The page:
Shear sensor mechano-signaling determines tendon stiffness and human jumping performance [post]

Fabian S. Passini, Patrick K. Jaeger, Aiman S. Saab, Shawn Hanlon, Matthias Arlt, Kim David Ferrari, Nicole Chittim, Dominik Haenni, Sebastiano Caprara, Maja Bollhalder, Aron Horvath, Tobias Goetschi (+8 others)
2020 unpublished
Tendons enable movement by transferring muscle forces to the skeleton, and athletic performances critically rely on mechanically-optimized tendons. How load-bearing structures of tendon sense and adapt to physical demands is an open question of central importance to musculoskeletal medicine and human sports performance. Here, with calcium imaging in tendon explants and primary tendon cells we characterized how tenocytes detect mechanical forces and determined collagen fiber-sliding-induced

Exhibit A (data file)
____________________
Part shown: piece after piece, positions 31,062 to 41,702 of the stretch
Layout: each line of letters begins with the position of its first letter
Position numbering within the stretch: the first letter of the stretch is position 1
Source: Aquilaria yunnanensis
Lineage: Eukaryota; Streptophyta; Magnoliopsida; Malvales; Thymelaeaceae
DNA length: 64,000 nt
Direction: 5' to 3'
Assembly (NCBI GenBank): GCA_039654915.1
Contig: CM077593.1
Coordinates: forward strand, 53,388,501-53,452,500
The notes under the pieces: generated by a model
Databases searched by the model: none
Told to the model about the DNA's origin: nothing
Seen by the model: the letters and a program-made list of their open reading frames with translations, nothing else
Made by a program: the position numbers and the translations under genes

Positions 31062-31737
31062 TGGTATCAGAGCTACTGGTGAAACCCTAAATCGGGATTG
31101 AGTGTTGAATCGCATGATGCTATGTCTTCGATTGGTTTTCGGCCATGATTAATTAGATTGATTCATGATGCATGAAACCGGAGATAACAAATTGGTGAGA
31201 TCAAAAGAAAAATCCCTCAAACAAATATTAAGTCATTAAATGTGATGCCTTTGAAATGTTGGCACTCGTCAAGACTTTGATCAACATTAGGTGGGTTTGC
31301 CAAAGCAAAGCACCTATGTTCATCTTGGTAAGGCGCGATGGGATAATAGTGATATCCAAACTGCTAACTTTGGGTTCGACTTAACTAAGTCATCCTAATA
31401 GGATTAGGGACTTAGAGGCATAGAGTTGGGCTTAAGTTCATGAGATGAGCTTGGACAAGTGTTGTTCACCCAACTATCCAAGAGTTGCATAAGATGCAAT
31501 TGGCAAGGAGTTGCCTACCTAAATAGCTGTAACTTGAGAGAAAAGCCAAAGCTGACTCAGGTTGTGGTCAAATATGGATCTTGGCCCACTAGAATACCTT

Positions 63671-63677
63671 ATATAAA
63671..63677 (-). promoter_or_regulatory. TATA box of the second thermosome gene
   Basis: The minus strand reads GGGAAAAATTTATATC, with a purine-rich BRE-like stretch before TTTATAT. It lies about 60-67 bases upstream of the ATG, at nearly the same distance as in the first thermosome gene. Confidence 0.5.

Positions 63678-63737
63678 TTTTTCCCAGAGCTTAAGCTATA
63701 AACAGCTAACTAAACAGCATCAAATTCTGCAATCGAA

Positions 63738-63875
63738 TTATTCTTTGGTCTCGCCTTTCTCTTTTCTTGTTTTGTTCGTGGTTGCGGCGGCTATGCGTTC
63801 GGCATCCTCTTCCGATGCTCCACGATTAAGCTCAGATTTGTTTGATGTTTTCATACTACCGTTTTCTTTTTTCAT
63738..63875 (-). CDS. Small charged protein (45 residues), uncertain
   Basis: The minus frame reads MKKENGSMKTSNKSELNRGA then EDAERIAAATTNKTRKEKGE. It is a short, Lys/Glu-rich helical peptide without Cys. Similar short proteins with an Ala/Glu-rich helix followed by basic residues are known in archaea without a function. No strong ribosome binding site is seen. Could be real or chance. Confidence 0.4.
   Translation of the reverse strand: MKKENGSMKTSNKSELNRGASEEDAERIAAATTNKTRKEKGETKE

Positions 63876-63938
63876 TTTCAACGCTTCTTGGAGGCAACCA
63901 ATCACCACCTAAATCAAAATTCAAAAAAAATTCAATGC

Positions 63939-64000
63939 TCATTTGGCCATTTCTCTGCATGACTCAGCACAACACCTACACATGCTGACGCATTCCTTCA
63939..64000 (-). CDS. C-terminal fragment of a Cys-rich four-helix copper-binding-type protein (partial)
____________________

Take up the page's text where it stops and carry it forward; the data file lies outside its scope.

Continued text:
more » ... liding-induced shear stress as a key stimulus. CRISPR/Cas9 screening in human and rat tenocytes identified PIEZO1 as the crucial shear sensor. In rodents, elevated mechano-signaling increased tendon stiffness and strength both in vitro by pharmacological channel activation and in vivo by a Piezo1 gain-of-function mutation. Strikingly, humans carrying the PIEZO1 gain-of-function E756del mutation revealed a 16% average increase in normalized jumping height, with more effective storage of potential energy released during dynamic jumping maneuvers. We propose that PIEZO1-mediated mechano-signaling regulates tendon stiffness and impacts human athletic performance.
doi:10.21203/rs.3.rs-103392/v1 fatcat:g4s43hnpsjcglklgzuce6ab2pm